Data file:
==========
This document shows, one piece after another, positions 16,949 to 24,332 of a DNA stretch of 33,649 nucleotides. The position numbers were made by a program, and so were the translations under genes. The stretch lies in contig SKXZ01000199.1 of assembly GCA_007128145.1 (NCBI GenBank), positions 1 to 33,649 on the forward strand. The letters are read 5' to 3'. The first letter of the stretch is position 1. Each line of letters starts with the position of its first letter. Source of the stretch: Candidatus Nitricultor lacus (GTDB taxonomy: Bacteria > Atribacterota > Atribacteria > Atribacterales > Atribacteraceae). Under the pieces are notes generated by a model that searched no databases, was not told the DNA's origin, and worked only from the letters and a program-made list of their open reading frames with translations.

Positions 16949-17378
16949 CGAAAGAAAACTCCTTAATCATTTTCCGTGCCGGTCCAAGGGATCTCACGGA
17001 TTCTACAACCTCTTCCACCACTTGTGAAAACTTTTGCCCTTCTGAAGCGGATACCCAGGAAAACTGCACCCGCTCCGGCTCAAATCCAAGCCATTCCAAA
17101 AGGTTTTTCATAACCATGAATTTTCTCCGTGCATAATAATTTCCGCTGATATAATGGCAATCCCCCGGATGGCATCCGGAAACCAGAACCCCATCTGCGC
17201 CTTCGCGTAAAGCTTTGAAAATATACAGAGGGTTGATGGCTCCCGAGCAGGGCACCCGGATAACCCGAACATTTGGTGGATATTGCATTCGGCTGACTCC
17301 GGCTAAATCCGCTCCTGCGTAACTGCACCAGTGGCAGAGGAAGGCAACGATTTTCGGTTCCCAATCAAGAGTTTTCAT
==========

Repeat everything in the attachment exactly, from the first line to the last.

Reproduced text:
This document shows, one piece after another, positions 16,949 to 24,332 of a DNA stretch of 33,649 nucleotides. The position numbers were made by a program, and so were the translations under genes. The stretch lies in contig SKXZ01000199.1 of assembly GCA_007128145.1 (NCBI GenBank), positions 1 to 33,649 on the forward strand. The letters are read 5' to 3'. The first letter of the stretch is position 1. Each line of letters starts with the position of its first letter. Source of the stretch: Candidatus Nitricultor lacus (GTDB taxonomy: Bacteria > Atribacterota > Atribacteria > Atribacterales > Atribacteraceae). Under the pieces are notes generated by a model that searched no databases, was not told the DNA's origin, and worked only from the letters and a program-made list of their open reading frames with translations.

Positions 16949-17378
16949 CGAAAGAAAACTCCTTAATCATTTTCCGTGCCGGTCCAAGGGATCTCACGGA
17001 TTCTACAACCTCTTCCACCACTTGTGAAAACTTTTGCCCTTCTGAAGCGGATACCCAGGAAAACTGCACCCGCTCCGGCTCAAATCCAAGCCATTCCAAA
17101 AGGTTTTTCATAACCATGAATTTTCTCCGTGCATAATAATTTCCGCTGATATAATGGCAATCCCCCGGATGGCATCCGGAAACCAGAACCCCATCTGCGC
17201 CTTCGCGTAAAGCTTTGAAAATATACAGAGGGTTGATGGCTCCCGAGCAGGGCACCCGGATAACCCGAACATTTGGTGGATATTGCATTCGGCTGACTCC
17301 GGCTAAATCCGCTCCTGCGTAACTGCACCAGTGGCAGAGGAAGGCAACGATTTTCGGTTCCCAATCAAGAGTTTTCAT